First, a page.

It could be argued that in most cases, training a sensational national hunt winner is something of a matter of luck. Once a superior racehorse retires, the trainer in question often returns to a career of more modest accomplishments.
However, a handful of national hunt trainers have repeatedly demonstrated true skill, extracting the full potential of horses at some of the biggest jump racing events in the sport.
Fulke Walwyn is recognised as one of the first truly great trainers to emerge in national hunt racing.
Walwyn's achievements included training four separate winners of the Cheltenham Gold Cup, training two winners of the Champion Hurdle and training an incredible tally of five King George VI Chase winners.
Walwyn's horses won 40 races at the Cheltenham Festival between 1946 and 1986 – a record that has stood the test of time.
Walwyn didn't rely on one stable star to rack up his major race wins. Instead he had an ability to detect and bring out the talent in promising racehorse.
Walwyn was awarded the Champion trainer award a total of five times during his career.
Fred Winter was unique in that his successes as a trainer were matched by his achievements as a rider.
Winter made his name on the hallowed turf of Aintree, winning the Grand National twice as a jockey before going on to train two Grand National winners in the mid-1960s.
Winter repeated this impressive feat in the Cheltenham Gold Cup and Champion Hurdle, becoming the only person in the history of national hunt racing to win all three races as both a jockey and trainer.
Winter is perhaps best remembered for his ride on Mandarin at the 1962 Grand Steeple-Chase de Paris at Auteuil. He won the race despite being ill, racing with a broken bit and seeing his horse begin to break down over the final half-mile of the race. In 2006, this race was voted the greatest national hunt ride of all time by the readers of the Racing Post.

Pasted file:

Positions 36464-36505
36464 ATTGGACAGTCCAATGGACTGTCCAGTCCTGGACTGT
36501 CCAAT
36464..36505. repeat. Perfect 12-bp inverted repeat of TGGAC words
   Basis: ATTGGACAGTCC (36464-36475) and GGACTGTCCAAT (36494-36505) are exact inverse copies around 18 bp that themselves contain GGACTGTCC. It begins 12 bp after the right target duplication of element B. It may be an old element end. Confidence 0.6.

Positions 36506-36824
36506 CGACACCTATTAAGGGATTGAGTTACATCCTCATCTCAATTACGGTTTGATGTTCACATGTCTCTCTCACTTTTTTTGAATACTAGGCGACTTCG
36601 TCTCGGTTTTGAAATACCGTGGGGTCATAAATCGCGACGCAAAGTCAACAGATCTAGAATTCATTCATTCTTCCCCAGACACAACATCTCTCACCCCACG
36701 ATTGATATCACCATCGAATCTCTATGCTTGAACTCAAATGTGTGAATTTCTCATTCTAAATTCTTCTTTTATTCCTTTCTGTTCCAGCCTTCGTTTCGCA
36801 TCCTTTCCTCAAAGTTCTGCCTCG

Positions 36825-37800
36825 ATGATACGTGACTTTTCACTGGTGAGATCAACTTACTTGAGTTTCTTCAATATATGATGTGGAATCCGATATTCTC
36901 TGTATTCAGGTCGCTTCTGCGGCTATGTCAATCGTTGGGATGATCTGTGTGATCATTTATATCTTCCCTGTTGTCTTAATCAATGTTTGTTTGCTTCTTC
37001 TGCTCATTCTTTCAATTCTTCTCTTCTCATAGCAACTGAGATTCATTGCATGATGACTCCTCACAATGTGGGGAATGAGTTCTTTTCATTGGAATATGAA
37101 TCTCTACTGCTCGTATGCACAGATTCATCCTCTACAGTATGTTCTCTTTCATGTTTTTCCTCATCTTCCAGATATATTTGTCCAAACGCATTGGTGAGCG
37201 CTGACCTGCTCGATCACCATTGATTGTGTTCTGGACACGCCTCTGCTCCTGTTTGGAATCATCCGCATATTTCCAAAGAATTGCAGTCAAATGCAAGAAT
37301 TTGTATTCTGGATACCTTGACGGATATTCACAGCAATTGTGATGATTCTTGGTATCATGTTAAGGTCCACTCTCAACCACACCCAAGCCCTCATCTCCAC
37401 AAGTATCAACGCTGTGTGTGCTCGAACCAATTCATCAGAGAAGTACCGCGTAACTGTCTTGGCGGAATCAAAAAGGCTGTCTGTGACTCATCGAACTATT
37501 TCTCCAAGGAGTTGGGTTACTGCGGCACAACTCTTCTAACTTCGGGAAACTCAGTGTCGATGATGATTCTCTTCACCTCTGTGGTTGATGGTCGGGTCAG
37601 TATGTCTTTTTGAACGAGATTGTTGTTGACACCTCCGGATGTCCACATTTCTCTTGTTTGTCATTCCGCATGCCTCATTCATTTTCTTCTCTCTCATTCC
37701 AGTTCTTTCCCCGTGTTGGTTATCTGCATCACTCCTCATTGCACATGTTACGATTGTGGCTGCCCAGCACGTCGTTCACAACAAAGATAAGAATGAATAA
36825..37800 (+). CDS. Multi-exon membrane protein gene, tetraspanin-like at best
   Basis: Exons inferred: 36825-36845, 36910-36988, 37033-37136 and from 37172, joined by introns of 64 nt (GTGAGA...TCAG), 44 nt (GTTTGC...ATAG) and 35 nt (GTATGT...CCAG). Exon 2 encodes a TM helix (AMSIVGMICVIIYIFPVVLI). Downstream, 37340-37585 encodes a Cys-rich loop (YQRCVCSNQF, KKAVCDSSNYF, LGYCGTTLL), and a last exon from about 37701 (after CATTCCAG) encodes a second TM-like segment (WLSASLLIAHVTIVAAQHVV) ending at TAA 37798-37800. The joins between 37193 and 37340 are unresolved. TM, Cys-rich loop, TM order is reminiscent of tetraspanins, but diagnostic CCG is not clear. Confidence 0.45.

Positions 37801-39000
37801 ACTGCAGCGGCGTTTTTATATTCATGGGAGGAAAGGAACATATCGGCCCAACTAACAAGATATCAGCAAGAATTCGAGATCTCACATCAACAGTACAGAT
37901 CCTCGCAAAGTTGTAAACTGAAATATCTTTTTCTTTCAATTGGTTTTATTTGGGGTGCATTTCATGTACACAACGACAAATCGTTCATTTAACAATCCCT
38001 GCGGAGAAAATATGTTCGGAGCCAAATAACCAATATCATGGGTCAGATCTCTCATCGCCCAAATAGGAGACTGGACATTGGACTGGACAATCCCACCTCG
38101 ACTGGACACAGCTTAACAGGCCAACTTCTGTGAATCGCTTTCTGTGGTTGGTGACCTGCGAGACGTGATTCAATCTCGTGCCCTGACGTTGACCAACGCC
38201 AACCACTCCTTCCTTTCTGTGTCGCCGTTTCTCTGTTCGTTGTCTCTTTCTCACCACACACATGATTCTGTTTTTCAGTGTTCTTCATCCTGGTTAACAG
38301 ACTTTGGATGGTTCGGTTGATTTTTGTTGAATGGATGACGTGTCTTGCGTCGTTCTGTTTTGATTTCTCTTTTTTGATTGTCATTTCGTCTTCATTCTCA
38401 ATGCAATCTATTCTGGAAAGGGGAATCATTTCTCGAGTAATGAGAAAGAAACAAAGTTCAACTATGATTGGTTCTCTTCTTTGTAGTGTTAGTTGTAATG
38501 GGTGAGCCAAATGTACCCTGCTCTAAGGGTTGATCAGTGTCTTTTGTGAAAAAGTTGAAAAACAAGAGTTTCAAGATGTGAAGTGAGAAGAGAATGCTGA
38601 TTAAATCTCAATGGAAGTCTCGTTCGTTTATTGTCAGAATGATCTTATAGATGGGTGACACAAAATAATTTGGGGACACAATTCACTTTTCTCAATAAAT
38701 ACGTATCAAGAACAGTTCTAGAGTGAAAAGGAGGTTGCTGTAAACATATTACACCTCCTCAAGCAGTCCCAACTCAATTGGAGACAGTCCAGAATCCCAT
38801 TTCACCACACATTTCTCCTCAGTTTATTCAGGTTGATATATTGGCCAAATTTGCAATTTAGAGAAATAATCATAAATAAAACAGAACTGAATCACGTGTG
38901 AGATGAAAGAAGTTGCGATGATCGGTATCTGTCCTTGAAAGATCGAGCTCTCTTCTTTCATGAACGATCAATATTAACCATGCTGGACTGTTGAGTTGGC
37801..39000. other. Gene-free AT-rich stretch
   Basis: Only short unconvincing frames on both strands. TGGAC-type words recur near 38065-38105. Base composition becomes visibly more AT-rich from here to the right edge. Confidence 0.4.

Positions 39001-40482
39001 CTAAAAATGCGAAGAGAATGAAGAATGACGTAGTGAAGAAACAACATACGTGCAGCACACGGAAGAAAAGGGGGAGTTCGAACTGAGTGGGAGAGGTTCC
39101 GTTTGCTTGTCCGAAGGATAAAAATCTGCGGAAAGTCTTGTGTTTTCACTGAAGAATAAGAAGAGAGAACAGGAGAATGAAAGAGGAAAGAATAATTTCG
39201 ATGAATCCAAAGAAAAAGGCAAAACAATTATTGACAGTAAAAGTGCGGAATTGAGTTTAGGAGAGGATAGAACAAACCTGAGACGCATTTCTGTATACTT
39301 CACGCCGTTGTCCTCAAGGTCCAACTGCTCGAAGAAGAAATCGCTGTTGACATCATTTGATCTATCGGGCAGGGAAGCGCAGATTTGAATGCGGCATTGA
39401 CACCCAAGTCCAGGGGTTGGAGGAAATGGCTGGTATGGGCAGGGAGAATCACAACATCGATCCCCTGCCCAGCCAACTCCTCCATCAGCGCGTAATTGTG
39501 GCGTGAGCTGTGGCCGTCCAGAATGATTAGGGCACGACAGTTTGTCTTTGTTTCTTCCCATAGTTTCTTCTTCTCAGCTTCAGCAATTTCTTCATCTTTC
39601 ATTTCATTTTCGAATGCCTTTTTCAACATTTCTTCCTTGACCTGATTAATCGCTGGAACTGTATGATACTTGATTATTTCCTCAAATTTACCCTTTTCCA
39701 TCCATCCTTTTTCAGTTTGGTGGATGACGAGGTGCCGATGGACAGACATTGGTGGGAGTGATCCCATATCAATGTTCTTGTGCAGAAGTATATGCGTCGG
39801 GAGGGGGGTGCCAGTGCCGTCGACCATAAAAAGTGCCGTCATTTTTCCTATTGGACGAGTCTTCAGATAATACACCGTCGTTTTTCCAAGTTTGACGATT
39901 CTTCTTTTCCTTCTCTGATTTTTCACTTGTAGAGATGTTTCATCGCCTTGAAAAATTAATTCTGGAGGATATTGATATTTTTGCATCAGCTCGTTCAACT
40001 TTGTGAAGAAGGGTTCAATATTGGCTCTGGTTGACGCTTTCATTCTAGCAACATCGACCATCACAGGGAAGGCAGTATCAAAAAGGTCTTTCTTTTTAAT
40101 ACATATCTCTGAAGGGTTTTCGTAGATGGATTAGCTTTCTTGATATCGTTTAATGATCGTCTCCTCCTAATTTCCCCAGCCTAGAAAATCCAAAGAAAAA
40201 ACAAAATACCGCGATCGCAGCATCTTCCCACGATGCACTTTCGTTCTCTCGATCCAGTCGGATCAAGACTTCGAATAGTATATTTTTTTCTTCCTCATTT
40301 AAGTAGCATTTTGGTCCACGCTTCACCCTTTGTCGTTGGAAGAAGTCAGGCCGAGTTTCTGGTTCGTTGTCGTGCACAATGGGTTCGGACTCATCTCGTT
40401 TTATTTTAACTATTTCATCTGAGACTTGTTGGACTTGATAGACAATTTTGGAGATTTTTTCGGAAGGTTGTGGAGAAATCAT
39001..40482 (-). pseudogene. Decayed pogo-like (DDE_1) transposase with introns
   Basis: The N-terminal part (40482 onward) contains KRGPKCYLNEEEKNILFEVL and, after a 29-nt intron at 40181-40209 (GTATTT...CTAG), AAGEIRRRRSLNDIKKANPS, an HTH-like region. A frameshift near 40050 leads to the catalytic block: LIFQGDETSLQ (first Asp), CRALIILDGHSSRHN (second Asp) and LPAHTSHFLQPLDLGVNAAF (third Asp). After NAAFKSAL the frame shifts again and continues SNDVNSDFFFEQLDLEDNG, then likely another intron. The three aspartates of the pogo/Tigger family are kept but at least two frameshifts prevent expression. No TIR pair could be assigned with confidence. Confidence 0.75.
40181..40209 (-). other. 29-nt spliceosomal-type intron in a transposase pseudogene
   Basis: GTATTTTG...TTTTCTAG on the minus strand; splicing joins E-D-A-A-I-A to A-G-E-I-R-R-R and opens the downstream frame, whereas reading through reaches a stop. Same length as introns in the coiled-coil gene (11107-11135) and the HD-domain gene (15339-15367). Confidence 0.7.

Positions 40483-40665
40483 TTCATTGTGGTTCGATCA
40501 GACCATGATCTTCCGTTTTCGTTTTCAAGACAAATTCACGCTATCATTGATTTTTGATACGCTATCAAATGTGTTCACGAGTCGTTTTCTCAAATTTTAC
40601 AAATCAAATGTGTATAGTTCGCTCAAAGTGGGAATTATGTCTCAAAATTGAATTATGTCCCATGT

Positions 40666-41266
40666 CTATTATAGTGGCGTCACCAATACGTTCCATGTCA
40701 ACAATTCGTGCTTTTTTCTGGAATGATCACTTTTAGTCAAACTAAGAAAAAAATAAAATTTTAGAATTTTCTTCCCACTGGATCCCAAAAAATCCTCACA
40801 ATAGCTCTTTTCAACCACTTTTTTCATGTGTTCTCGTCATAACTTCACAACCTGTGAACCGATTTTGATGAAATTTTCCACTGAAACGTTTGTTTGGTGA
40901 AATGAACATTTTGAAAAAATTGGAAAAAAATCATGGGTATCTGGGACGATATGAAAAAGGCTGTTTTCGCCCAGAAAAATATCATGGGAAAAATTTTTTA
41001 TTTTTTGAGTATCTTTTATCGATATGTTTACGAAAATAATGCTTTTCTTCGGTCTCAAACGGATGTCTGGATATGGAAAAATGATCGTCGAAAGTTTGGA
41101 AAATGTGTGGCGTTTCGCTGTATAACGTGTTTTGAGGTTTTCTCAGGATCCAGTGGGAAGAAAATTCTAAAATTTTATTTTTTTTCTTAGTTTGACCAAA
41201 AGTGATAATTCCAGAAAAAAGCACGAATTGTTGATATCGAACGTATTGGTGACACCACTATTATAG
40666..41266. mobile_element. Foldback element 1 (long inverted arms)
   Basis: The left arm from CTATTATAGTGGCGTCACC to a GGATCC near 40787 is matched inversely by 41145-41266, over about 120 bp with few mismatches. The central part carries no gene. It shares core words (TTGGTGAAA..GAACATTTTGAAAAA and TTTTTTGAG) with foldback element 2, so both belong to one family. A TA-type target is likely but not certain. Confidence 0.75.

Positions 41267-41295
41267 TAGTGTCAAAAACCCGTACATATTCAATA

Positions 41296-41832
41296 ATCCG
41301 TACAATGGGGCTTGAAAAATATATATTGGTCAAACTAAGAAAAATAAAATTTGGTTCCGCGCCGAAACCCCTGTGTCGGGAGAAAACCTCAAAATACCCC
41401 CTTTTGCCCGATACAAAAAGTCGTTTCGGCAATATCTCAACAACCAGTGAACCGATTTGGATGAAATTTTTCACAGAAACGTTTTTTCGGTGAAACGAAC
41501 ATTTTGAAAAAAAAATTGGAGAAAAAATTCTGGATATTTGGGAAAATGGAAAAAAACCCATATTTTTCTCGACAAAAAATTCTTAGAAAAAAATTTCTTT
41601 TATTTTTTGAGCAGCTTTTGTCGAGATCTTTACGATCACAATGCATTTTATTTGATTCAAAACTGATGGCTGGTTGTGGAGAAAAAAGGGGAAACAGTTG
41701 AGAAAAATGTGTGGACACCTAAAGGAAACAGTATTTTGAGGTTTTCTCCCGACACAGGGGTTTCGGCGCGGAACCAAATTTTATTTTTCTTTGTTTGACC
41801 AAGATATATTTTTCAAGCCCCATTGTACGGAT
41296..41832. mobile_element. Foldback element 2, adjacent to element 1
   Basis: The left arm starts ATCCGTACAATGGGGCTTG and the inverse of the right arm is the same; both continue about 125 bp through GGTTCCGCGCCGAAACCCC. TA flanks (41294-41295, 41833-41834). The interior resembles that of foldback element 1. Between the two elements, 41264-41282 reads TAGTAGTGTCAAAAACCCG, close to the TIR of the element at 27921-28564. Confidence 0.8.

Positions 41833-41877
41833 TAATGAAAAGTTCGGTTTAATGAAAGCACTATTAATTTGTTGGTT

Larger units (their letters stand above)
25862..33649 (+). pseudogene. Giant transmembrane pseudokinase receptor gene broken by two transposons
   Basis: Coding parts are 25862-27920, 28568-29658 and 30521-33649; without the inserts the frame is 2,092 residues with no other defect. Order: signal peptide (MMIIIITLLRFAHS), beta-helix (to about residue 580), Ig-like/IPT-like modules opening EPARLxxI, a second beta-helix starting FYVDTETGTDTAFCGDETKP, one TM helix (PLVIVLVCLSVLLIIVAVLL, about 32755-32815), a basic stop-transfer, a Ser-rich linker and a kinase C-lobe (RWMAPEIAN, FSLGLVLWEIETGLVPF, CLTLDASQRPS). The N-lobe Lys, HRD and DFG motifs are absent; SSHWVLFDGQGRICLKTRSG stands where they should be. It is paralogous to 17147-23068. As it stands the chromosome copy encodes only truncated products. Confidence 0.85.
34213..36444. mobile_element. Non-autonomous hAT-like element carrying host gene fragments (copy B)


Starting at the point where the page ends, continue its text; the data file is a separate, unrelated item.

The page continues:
Martin Pipe is generally considered to be the greatest national hunt trainer of all time, and it's unlikely that his tally of 15 Champion trainer titles will ever be surpassed.
Pipe didn't start his career as a winning trainer. He made his training debut in 1975 and won his first major race only in 1981.
During this period, Pipe pioneered a science-based approach to training. His critics were silenced when a Pipe-trained horse won the 1981 Champion Hurdle –and within the next decade, Pipe emerged as the pre-eminent trainer in national hunt racing.
A victory in the Cheltenham Gold Cup eluded Pipe throughout his career. However, horses he trained won a total of 36 Cheltenham Festival races, including two Champion Hurdle titles, as well as the toughest of national hunt races, the Grand National.
In 2006, poor health forced Pipe to hand over his training facilities to his son, David.
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